Received October 27, 2016; Accepted April 12, 2017.
Articles from Gastrointestinal Intervention are provided here courtesy of Gastrointestinal Intervention


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Figure 1

Percutaneous radiologic gastrostomy in patient with esophageal stricture. (A, B) Stomach is insufflated by air via 5 Fr Kumpe catheter (arrowheads; Cook, USA). A 21 G Chiba needle (arrows; Cook) is used to puncture under fluoroscopic guidance. Small amount of contrasts are injected to verify the position of needle. (C, D) A Neff catheter (arrowheads; Cook) is advanced over the micro-guide wire (arrows). (E) The anchor (arrowheads) is deployed by the guide wire (arrows) and by traction of the anchor, the anterior stomach wall is opposed to abdominal wall. (F) The tract site is serially dilated and a 14 Fr gastrostomy tube is placed. Small amount of contrast is injected through the gastrostomy tube (arrows) to verify final intra-gastric position of the tube.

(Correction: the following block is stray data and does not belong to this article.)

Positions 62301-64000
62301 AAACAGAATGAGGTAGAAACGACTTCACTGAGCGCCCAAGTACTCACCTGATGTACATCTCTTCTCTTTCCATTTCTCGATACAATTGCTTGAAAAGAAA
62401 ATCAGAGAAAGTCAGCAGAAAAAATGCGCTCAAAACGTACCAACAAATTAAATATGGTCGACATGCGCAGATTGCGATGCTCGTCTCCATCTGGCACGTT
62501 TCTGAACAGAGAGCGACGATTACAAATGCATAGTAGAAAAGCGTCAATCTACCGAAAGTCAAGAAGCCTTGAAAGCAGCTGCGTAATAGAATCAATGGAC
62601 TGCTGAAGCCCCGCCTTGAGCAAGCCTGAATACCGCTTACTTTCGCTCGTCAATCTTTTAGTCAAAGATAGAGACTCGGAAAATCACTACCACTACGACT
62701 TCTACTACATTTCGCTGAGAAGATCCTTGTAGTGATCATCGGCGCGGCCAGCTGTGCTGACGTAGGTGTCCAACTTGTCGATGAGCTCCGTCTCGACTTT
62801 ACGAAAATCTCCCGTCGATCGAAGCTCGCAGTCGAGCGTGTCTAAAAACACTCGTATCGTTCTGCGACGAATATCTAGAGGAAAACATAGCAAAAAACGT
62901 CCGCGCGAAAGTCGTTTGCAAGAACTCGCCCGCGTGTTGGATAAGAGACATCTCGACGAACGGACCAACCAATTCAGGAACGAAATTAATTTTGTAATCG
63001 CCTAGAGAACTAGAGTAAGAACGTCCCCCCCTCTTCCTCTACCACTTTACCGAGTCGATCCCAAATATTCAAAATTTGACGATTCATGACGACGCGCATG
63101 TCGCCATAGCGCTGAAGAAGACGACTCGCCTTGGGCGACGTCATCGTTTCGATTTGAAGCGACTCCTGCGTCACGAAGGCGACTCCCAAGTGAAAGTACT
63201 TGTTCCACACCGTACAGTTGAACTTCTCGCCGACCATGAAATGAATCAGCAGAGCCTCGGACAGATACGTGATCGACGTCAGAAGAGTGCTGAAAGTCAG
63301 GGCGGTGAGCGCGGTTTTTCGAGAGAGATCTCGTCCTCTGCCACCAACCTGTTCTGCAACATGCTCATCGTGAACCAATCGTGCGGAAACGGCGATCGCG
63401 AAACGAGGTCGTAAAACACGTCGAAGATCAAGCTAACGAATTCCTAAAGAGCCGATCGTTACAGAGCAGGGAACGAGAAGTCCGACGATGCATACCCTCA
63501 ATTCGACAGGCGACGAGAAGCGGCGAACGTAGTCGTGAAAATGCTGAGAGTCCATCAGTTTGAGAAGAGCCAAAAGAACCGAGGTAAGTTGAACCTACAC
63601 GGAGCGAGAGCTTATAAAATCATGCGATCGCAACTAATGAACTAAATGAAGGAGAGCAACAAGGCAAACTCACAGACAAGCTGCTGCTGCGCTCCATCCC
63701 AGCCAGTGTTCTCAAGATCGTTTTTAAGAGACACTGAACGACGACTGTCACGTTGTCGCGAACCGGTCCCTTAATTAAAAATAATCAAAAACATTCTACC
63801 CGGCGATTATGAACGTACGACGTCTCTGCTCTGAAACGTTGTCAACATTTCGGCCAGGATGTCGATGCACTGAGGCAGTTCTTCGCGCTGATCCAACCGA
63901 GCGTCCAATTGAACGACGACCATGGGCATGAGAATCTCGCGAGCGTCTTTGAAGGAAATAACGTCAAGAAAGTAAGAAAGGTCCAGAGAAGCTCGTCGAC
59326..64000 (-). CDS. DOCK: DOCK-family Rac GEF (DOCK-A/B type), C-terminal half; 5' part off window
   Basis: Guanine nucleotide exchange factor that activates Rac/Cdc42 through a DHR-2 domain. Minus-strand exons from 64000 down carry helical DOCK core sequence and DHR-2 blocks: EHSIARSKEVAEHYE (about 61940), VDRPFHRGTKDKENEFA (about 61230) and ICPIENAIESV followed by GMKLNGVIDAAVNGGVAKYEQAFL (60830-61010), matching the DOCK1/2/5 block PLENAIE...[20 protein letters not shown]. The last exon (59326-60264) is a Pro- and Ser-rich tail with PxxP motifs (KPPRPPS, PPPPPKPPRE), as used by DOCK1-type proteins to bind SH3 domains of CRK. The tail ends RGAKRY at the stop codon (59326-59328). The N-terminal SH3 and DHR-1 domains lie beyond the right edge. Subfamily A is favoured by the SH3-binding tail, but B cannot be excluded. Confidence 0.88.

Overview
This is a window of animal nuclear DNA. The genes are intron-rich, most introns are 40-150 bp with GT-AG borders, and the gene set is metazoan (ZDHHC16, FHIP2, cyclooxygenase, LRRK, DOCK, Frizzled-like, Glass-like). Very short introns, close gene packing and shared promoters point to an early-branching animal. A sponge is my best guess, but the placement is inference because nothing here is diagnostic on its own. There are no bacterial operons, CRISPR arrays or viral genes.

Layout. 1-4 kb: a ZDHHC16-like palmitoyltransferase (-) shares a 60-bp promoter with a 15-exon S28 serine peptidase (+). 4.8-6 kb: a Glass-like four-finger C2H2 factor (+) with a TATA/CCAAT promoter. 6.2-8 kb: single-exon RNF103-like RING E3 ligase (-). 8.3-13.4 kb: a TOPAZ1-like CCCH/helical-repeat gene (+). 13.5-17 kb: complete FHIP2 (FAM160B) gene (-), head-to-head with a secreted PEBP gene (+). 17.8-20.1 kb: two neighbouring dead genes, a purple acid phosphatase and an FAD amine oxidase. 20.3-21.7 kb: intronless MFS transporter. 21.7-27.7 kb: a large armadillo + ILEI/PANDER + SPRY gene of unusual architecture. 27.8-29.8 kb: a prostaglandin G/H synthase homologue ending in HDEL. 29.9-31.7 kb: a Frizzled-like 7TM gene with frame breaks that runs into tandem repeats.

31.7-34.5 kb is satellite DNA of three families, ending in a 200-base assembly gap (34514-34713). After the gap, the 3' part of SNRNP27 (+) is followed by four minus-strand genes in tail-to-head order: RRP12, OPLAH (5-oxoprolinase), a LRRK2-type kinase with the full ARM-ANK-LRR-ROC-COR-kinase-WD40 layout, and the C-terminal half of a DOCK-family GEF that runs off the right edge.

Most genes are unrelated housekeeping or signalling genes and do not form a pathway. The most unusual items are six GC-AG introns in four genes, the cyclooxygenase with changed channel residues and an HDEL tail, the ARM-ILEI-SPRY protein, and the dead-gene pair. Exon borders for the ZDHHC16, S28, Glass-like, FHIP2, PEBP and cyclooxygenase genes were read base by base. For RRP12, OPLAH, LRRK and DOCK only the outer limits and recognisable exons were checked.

Figure 2

Placing a gastrostomy tube in patient with nondistended stomach due to complete esophageal obstruction. (A) Passing a guidewire (arrows) through the stricture is impossible. (B) A Chiba needle (arrows; Cook, USA) is used to puncture the nondilated stomach under ultrasonographic guidance (not shown). Contrast is injected through the Chiba needle, and the image shows the spread of contrast medium in the nondistended stomach. (C) Insertion of a 0.018″ microguidewire (arrows) via the Chiba needle (arrowheads) into the stomach. (D) Insertion of a 6-Fr Neff catheter (arrows) over the microguidewire. The stomach is air-inflated through the Neff catheter (Cook). (E) The anchor (arrowheads) is pushed with a 0.035″ guidewire (arrow) through the Neff catheter. The Neff catheter is subsequently removed. (F) Gastrostomy catheter is successfully inserted after serial dilation of the tract.